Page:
world team championships 2014 part 3

World Team Championships 2015 is nearly upon us, so high time to complete the analysis for 2014!

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Previously using the PlayerRatings package we were able to get some player scores from a relatively small number of games. We also got a warcaster/warlock rating, but this did not take into account rock/paper/scissors relationships. This is going to get a little bit less rigorous, since we’re estimating a large number of parameters; one for each warcaster/warlock pairing. There are some tools I have added to GitHub as WTCTools to save posting too much code here!

> library(devtools)
> install_github("CSJCampbell/WTCTools")
> library(WTCTools)
> data(wtc2014)
> head(wtc2014, n = 3)
  game_id round TP victory_condition           player1
1       1     1  1          Scenario Anthony Ferraiolo
2       2     1  1          Scenario       Brian White
3       3     1  1       Caster Kill       Will Pagani
           team1     list1               faction1 CP1 AP1
1 Team USA Stars Deneghra2                   Cryx   5   9
2 Team USA Stars Reclaimer Protectorate of Menoth   5  40
3 Team USA Stars    Kromac         Circle Orboros   2  50
            player2               team2  list2
1       Petr Cermak Team Czech Republic Saeryn
2   Josef Skládanka Team Czech Republic  Siege
3 Daniel Bogdanoski Team Czech Republic  Irusk
              faction2 CP2 AP2
1 Legion of Everblight   0   0
2               Cygnar   2  16
3               Khador   0  20

This dataset has been slightly reshaped from the previous analysis where each dataset was represented twice for player 1 and player 2. In this dataset, each game is won by player 1.

Previously we used the PlayerRatings package to estimate player and warcaster rankings.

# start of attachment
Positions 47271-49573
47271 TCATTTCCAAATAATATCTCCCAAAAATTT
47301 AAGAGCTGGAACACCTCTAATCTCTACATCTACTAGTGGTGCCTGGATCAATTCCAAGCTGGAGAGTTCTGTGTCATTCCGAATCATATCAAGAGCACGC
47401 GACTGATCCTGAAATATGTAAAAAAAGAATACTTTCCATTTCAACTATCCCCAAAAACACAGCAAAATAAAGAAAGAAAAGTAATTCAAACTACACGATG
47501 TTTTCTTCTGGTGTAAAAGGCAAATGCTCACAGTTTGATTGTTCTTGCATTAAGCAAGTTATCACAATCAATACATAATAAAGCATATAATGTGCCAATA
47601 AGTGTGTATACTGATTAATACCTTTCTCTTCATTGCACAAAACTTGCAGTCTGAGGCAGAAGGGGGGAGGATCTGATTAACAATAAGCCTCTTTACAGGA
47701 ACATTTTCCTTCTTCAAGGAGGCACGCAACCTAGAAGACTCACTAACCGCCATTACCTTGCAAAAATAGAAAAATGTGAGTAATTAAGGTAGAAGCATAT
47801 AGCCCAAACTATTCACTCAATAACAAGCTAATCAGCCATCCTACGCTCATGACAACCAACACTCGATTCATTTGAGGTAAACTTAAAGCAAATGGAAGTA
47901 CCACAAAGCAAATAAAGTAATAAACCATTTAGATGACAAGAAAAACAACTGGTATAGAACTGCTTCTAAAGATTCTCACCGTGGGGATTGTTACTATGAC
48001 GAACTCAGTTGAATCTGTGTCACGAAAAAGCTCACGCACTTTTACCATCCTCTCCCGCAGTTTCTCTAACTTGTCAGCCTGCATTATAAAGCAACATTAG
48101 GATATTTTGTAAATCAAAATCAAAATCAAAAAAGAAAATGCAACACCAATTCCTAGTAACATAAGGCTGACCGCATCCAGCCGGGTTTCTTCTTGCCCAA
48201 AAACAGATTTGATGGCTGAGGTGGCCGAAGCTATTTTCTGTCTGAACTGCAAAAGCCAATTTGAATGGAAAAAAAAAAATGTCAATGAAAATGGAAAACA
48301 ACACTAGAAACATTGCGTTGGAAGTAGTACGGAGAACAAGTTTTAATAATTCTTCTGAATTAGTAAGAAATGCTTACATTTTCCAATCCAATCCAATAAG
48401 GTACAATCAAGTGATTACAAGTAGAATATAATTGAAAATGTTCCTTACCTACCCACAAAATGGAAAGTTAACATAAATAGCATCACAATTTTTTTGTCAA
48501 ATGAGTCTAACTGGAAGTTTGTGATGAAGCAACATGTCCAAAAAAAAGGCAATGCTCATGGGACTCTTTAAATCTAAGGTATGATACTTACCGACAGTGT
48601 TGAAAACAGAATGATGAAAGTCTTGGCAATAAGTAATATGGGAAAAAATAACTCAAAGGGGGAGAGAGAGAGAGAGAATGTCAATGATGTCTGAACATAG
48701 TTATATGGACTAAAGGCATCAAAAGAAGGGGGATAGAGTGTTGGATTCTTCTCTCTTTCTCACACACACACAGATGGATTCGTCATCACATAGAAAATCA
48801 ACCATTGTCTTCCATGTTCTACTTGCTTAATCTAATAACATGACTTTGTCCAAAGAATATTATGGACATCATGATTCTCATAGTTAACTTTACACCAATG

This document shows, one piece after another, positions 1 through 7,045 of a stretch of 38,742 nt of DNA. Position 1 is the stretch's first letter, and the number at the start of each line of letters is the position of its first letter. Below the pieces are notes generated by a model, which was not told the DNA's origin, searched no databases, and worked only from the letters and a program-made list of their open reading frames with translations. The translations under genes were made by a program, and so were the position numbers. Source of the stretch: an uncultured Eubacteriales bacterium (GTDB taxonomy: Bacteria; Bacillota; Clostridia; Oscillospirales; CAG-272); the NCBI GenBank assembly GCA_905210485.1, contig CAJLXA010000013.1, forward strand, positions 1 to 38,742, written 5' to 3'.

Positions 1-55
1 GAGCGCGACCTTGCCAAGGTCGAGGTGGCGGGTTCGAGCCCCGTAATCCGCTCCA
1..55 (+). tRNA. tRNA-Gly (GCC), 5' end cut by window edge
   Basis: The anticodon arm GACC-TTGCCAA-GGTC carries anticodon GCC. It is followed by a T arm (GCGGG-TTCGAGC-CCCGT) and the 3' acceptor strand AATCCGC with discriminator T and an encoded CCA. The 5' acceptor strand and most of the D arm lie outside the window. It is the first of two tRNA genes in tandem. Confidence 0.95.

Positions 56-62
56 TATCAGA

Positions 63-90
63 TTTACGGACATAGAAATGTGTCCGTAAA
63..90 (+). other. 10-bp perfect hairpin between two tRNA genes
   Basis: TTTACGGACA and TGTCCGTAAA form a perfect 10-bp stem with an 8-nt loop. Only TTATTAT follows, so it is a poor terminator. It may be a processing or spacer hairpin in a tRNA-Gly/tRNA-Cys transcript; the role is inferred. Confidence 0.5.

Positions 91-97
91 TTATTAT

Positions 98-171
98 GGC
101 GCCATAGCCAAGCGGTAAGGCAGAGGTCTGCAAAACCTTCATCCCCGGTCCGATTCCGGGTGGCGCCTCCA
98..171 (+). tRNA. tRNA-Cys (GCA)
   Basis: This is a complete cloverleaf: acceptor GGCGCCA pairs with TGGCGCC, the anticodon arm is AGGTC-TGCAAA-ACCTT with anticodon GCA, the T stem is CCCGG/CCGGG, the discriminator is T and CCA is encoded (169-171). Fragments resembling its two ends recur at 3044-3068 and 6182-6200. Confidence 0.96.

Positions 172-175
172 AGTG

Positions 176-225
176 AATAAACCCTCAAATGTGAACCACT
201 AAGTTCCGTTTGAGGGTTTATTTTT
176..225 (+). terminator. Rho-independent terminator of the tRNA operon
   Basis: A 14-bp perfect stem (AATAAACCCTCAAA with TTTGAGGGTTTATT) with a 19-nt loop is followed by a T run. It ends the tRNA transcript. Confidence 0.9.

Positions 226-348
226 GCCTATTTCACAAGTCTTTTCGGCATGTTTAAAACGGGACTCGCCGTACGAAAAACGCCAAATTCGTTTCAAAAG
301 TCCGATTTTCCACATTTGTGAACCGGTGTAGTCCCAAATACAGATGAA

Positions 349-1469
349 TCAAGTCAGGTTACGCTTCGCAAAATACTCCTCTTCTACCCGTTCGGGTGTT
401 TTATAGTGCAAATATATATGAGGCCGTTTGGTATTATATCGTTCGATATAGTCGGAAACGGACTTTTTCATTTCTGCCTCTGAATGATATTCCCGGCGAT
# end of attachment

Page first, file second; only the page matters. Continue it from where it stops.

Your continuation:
> rating <- steph(x = wtc2014[, 
+     c("round", "player1", "player2", "TP")])
> head(rating$ratings)
             Player   Rating Deviation Games Win Draw Loss Lag
1     Jake VanMeter 2676.402  157.0390     6   6    0    0   0
2       Brian White 2667.702  159.1511     6   6    0    0   0
3        Ben Leeper 2592.218  158.1336     6   6    0    0   0
4 Anthony Ferraiolo 2590.775  155.9631     6   5    0    1   0
5        Colin Hill 2587.563  165.7409     6   6    0    0   0
6       Will Pagani 2563.477  161.2261     6   5    0    1   0

Player ratings are often based on the result of a match. However, control points (CP) for scenario scoring and army points (AP) for attrition advantage, is also available. To increase the information available for scoring the strength of each player we could create a new variable based on these scores. To get the scenario effectiveness we could estimate this based on the control points scored.

> # ratio of score
> wtc2014$scorefracCP <- 
+     wtc2014$CP1 / (wtc2014$CP1 + wtc2014$CP2)
> # if player 2 scored 0
> wtc2014$scorefracCP[wtc2014$CP2 == 0] <- 
+    0.5 + wtc2014$CP1[wtc2014$CP2 == 0] / (5 * 2)
> # if player 1 scored 0
> wtc2014$scorefracCP[wtc2014$CP1 == 0] <- 
+    0.5 - wtc2014$CP2[wtc2014$CP1 == 0] / (5 * 2)
> quantile(wtc2014$scorefracCP)
       0%       25%       50%       75%      100% 
0.0000000 0.5000000 0.6000000 0.8333333 1.000000

The army points scored take a little bit of tweaking since the number of army points available is variable by list.

> quantile(wtc2014$AP1)
   0%  25%  50%  75% 100% 
    0   24   36   48   71
> quantile(wtc2014$AP2)
   0%  25%  50%  75% 100%